Banks Make Money by Charging Higher Fees

Banks are businesses and as such they want to make as much money as is possible. They, like the rest of the world in 2008 took a big loss and some even were forced out of business. Fees are to banks what taxes are to the government and this is one way of getting their finances in order. The bank regulators understand it isn’t something the public likes, but in a depressed economy each must do what they can to get along without going bankrupt.  

People can pick and choose banks and if they aren’t satisfied with one, and if they believe their fees are unreasonable they can select another bank. Banks are necessary and few people can get along without them. While a few social security recipients are still are receiving their checks through the mail, the next year will bring a close to that. That will make banks a necessity for nearly everyone.  

Still, as most people will agree, fees are being tacked on in 2012 at an alarming rate. Why is this? From an outsider’s point of view,it’s to raise money. Aside from the necessity to raise money, they know that soon everyone will be using a bank and why not make them pay for the privilege? That’s reasonable up to a point, but what they don’t realize is if too many find their prices too high they’ll take their business elsewhere.

Another reason the banks are charging the customers more is a way of fighting back at the restrictions placed on them and their credit card fees. Their annual rates were way too high and a governmental crackdown forced them to lower their annual fees and their interest rates. They had no other choice but to recoup their losses some other way, and where else but with the checking account customers. Few people can do without checking accounts and this is one way of stashing away extra cash so they’ll be ready to deal big time every chance they get.

Banks are regulated to ensure they don’t allow themselves to take risky chances and fail. When banks fail and the government has to bail them out, it throws the whole economy into a recessed state. In fact, it was partly due to deregulation that allowed for such greedy practices that banks engaged in. They lowered their standards and everyone lost.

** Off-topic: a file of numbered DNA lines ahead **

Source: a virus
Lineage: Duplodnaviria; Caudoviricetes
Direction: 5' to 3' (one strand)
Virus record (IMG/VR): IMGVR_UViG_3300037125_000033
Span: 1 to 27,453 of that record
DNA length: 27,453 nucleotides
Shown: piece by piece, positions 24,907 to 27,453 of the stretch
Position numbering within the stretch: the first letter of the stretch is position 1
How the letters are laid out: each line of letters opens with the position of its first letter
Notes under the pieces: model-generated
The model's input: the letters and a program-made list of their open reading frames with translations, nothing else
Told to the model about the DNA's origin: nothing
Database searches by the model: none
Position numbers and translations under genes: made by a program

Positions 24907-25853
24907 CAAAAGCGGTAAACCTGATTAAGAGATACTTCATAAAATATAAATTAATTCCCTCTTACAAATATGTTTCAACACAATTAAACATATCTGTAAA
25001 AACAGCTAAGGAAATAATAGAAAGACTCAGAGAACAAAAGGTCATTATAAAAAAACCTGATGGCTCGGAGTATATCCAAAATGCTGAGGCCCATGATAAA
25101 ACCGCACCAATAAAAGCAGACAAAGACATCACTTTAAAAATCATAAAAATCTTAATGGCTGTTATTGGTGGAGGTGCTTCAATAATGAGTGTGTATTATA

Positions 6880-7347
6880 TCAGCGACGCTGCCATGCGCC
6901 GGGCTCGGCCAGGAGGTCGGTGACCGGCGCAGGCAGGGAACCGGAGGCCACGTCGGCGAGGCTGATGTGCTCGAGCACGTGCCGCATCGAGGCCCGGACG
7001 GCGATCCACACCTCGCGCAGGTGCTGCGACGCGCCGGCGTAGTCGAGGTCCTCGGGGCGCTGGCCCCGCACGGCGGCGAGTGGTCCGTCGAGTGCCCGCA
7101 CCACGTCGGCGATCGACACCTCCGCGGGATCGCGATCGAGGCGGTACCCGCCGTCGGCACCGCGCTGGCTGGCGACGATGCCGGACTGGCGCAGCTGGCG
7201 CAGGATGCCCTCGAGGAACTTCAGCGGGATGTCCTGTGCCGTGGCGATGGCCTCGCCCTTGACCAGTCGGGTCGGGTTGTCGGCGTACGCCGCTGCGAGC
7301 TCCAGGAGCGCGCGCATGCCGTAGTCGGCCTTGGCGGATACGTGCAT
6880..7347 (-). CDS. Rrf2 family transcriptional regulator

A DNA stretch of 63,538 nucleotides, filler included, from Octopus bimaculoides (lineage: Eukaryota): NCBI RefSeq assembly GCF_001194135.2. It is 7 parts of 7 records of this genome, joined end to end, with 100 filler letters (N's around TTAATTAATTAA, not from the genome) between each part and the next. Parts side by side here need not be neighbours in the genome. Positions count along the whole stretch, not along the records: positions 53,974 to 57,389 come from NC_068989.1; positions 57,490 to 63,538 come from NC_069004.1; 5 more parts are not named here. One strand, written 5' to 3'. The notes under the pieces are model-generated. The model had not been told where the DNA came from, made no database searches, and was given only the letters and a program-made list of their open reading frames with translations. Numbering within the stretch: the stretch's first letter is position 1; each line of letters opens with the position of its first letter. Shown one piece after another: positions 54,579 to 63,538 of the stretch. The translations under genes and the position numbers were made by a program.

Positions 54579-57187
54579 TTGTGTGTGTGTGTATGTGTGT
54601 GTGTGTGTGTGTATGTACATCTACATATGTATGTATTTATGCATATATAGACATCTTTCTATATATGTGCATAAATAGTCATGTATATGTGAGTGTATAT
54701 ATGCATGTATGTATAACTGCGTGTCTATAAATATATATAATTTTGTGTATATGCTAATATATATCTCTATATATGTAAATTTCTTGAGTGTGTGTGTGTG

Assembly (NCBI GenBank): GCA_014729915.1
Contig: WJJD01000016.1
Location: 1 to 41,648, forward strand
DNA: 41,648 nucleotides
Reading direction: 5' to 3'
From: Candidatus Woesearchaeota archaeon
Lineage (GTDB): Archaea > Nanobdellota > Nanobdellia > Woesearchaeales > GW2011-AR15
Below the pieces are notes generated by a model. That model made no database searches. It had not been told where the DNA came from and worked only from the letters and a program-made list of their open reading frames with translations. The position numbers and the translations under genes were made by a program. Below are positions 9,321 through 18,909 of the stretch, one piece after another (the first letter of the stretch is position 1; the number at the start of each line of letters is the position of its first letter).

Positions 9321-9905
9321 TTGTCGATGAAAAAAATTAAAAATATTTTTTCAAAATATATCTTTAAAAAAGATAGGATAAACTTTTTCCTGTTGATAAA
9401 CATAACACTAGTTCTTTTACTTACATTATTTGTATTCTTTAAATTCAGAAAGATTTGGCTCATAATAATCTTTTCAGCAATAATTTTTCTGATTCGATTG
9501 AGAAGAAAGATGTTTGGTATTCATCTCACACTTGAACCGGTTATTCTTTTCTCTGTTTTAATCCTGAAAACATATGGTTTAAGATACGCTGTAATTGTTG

Not all banks are regulated in the same way or at the same level, but all have some type of action control. Some banks are under national control and some are controlled at state levels. Customers don’t really care, or most of them don’t how they’re regulated but that they are. Yet they need to know that state and national levels of regulation are different. This may have a lot to do with how they can charge extra fees.

Even state banks aren’t totally free of federal control. They do have to abide with some of the rules and regulations. The supervisory control of the American banking system is The Office of the Comptroller of the Currency and was started by President Lincoln in 1863. It was to safeguard the people’s money and to ensure that exorbitant rates weren’t charged. The same practices are in effect today. Therefore to understand why banks are adding on extra fees in 2012 it must be something allowed in the regulations.

The FDIC (Federal Deposit Insurance Corporation) is another way customer are regulated. If there are problems with the way banks are handling people’s money, then this is the organization to look to for answers. All in all banking and its regulations and its deregulations are not always understood by customers. All they understand is they’re paying more for the bank to handle their money and they want it stopped. They fail to understand that everything worthy costs money and it may be why the world is in the economic bind it is in. Therefore it is remotely possible that the banks add some extra fees in order to stay in business.